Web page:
The sun comes out, the birds start singing, you see a daffodil or violet, and the longing starts. As the world around you explodes with life, you yearn to be free. Summer—and all its potential—captivates your kids. And honestly, you can’t fight the excitement either.
Realistically, expecting anyone to ignore summer and all that it brings wouldn’t be natural. Summer is the season that simply won’t accommodate much regimentation. For its brief visit, summer changes our outlook, and it can be terribly hard to wait for school to be over before you begin to enjoy it.
So where do you get the fortitude to persevere with excellence and to stay on mission? And even more challenging—how do you keep your kids from checking out or shifting into play mode?
Adapting, rather than entirely resisting, is the key.
In a guided way, acknowledge and enter into your kids’ excitement for the upcoming break. Letting them share their hopes and dreams for the summer as well as talking about some of your own plans will lessen their guilt over wandering thoughts. It will show them that you share—and can sympathize with—their temptation to be distracted. Allotting short blocks of time to discuss summertime will acknowledge the inevitable and let you set boundaries. And it will present an opportunity for you to encourage practical and realistic goal-setting for the summer.
Another helpful segue is to begin “summer” reading now. Whether a traditional getaway vacation is possible for the family or not, we all know that books can encourage kids to let their imaginations take them places. Introducing summer-themed reading will keep their excitement from seeming to be in opposition to learning. An emphasis on science in summer—such as its peculiar weather changes, gardening, the important roles of birds and insects—fits easily this time of year.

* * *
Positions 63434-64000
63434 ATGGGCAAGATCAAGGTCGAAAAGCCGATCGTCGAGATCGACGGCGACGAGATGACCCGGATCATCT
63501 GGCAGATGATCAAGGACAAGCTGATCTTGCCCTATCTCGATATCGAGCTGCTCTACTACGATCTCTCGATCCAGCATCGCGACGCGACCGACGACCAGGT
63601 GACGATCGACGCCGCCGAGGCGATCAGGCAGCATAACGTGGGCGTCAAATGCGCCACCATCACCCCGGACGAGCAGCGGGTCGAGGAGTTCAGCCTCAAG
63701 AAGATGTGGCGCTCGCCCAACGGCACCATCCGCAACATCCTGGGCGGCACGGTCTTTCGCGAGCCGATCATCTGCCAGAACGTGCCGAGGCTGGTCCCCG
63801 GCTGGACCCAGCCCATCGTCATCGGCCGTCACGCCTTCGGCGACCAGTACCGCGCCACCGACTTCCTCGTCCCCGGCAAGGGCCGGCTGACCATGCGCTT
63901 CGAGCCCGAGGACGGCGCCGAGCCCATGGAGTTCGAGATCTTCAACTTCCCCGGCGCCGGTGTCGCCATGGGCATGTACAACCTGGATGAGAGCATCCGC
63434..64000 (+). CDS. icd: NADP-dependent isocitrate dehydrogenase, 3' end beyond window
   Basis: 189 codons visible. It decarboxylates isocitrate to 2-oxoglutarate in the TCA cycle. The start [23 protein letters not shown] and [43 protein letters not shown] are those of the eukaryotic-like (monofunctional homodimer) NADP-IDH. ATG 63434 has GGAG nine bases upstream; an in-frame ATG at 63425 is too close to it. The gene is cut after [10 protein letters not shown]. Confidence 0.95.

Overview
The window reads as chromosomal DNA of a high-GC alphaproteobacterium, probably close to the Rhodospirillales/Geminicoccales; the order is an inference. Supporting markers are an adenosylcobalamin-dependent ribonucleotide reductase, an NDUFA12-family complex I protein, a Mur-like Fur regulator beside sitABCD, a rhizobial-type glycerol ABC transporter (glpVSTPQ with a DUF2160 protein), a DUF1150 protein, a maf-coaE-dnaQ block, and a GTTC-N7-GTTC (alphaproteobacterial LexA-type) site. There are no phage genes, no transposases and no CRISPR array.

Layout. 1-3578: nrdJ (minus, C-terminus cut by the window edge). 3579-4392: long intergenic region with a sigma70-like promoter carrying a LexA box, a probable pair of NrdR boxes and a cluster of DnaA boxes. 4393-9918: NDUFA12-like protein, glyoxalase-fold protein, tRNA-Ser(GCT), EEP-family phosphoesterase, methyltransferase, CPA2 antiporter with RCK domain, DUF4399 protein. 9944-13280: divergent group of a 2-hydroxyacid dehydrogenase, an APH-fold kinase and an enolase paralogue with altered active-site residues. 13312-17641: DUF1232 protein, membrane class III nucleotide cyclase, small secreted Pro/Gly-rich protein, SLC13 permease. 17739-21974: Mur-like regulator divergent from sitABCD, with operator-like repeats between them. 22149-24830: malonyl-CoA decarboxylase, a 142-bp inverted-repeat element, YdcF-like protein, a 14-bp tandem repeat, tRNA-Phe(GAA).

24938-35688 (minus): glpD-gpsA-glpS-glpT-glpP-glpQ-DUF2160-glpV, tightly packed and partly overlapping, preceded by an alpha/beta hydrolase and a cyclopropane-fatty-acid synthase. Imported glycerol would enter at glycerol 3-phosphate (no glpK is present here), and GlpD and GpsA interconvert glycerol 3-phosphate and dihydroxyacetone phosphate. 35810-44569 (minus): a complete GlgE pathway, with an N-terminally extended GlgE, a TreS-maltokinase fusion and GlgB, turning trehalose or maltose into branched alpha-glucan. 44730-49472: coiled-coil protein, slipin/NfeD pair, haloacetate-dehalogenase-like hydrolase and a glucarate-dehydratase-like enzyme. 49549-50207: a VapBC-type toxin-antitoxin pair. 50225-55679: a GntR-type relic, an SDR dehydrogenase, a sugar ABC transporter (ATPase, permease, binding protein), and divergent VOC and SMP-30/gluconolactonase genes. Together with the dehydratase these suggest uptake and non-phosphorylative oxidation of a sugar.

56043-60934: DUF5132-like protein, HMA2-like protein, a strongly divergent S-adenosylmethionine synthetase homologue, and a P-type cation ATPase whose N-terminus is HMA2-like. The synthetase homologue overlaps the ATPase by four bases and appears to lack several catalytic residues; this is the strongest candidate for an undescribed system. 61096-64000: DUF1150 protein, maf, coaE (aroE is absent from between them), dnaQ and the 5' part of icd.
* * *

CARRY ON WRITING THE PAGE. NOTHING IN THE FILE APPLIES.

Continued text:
Books about travel and summer traditions (e.g., celebrating the Fourth of July) can serve to entice kids to develop and maintain the habit of reading throughout summer break. Having a few actual books to show them, rather than just handing them a list of titles, is a more convincing sell. If the book is part of a series, you have the added bonus of whetting their appetites to continue it when their schoolwork is done.
Finally, giving a nod to the upcoming summer vacation will allow kids who don’t easily adapt to change get used to the idea of leaving behind the familiar routine of the last several months. You have had time to observe how their various temperaments respond to change.
Some need to be reassured that “disconnecting” from the school setting does not mean disconnecting from everyone and everything they’ve grown accustomed to. Remind kids that summer will be a time to reconnect with friends, family, and nonacademic pursuits. And if they love schoolwork—yes, you know that rare breed does exist—there are probably some apps or a workbook if they prefer. Discussing summer will help students come to terms with change that would otherwise seem abrupt.
Kids who tend to equate free time solely with self-indulgence will benefit from brainstorming about how they can reach out and serve others. This will also benefit those who are in the habit of being sedentary and need encouragement to “get up and out” during the summer months.
Making peace with summer vacation will be much easier if we acknowledge its power and befriend its virtues. Seeing it as an opportunity, rather than an obstacle, will help you keep your kids engaged. Allowing its small rays of sunshine in is a sane approach to this natural, inevitable change.
How do you and your kids prepare for the summer?